The addresses may themselves be aliases that appear to the left in the aliases file. They may also be user addresses, program names, or filenames. A :include: file may also contain additional :include: lists:

engineers                          <- to an alias
biff, bill@otherhost               <- to two recipients
|"/etc/local/loglists thislist"    <- to a program alias
/usr/local/archive/thislist.hist   <- to a file
:include:/yet/another/file         <- from another file

Beginning with V8.7 sendmail, the TimeOut.fileopen option (see Section 34.8.70, Timeout (r)) controls how long sendmail should wait for the open to complete. This is useful when files are remotely mounted as with NFS. This timeout encompasses both this open and the security checks described next. Note that the NFS file system must be soft mounted (or mounted with the intr option) for this to work.

Beginning with V8, sendmail checks the file for security. If the controlling user is root, all components of the path leading to the file are also checked. [2] If the suid bit of the file is set (telling sendmail to run as owner of the file), sendmail checks to be sure that the file is writable only by the owner. If it is group- or world-writable, sendmail silently ignores that suid bit. When checking components of the path, sendmail will print the following warning if it is running as root and if any component of the path is group- or world-writable:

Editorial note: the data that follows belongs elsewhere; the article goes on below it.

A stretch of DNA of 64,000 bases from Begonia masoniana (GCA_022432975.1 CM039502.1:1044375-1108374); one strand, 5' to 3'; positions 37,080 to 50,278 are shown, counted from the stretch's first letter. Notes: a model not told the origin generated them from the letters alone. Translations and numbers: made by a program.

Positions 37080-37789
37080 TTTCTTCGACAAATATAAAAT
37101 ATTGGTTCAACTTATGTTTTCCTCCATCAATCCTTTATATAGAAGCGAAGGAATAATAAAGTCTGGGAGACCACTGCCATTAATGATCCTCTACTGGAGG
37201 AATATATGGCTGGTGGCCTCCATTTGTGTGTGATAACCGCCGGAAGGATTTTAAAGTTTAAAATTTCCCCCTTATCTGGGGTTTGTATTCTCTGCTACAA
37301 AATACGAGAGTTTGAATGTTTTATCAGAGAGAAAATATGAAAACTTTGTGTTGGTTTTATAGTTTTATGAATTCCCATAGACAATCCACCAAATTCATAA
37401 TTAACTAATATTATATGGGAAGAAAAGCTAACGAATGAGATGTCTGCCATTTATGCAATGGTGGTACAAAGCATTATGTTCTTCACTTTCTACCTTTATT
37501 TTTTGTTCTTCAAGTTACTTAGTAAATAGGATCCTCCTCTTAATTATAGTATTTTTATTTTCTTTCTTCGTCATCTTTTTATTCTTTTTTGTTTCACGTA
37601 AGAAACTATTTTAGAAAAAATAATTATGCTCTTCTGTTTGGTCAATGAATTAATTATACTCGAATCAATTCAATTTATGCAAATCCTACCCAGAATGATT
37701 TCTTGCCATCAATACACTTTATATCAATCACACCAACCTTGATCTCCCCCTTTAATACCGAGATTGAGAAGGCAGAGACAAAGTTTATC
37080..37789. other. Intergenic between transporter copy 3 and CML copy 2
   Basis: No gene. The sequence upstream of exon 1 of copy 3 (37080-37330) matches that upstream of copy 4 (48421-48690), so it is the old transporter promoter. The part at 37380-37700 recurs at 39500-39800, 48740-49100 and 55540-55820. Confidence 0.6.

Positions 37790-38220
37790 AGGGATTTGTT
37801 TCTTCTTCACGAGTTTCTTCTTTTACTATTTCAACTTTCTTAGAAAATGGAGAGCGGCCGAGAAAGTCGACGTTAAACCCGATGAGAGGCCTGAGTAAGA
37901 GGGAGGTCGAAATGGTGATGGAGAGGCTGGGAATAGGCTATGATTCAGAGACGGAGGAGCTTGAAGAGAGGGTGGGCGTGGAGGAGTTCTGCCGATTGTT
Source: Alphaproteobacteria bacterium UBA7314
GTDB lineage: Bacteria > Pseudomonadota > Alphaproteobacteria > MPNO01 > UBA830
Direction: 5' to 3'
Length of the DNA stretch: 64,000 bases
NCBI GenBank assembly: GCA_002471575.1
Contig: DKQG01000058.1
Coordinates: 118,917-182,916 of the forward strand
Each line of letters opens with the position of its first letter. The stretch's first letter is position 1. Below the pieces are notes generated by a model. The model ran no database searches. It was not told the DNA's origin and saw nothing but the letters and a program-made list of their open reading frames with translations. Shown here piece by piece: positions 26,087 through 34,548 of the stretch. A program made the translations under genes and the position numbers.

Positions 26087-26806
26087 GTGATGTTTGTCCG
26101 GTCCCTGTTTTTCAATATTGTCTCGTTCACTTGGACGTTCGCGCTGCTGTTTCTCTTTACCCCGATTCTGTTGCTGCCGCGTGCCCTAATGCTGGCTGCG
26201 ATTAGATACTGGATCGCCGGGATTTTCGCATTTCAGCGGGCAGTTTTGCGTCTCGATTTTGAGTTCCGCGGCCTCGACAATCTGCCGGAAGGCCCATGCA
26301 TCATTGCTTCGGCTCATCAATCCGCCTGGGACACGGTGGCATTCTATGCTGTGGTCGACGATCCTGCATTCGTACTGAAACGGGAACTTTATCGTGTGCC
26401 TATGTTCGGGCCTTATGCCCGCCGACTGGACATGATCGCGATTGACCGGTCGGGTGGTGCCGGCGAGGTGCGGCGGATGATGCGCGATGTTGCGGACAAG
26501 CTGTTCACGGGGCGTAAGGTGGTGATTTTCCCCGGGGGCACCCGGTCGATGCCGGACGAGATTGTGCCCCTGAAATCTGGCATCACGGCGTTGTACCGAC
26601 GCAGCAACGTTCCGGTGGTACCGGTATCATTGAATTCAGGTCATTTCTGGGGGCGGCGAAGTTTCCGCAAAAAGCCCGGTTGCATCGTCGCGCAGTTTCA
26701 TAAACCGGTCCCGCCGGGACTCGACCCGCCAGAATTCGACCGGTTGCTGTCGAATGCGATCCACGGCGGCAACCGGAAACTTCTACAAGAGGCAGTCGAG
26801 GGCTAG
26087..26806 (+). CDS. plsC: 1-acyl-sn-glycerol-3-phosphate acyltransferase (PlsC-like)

[2] The sendmail program also performs this check for critical system files, such as its configuration file.

WARNING: writable directory offending component

This process is described in greater detail under the -d44 debugging switch (see Section 37.5.159, -d44.4), which can also be used to observe this process.

After sendmail opens the /path for reading but before it reads the file, it sets the controlling user to be the owner of the file (if one is not already set and provided that file ownership cannot be given away with chown(1)). The controlling user provides the uid and gid identities of the sender when delivering mail from the queue (see Section 23.9.2, C line).

The :include: file can neither deliver through programs nor append to files if any of three situations is true: if the owner of the :include: file has a shell that is not listed in /etc/shells (see Section 22.8.4, "The /etc/shells file"), if the :include: file is world-writable, or if the :include: file is group-writable and the UnsafeGroupWrites option (see Section 34.8.73, UnsafeGroupWrites) is true.

25.2.1 Comments in :include: Lists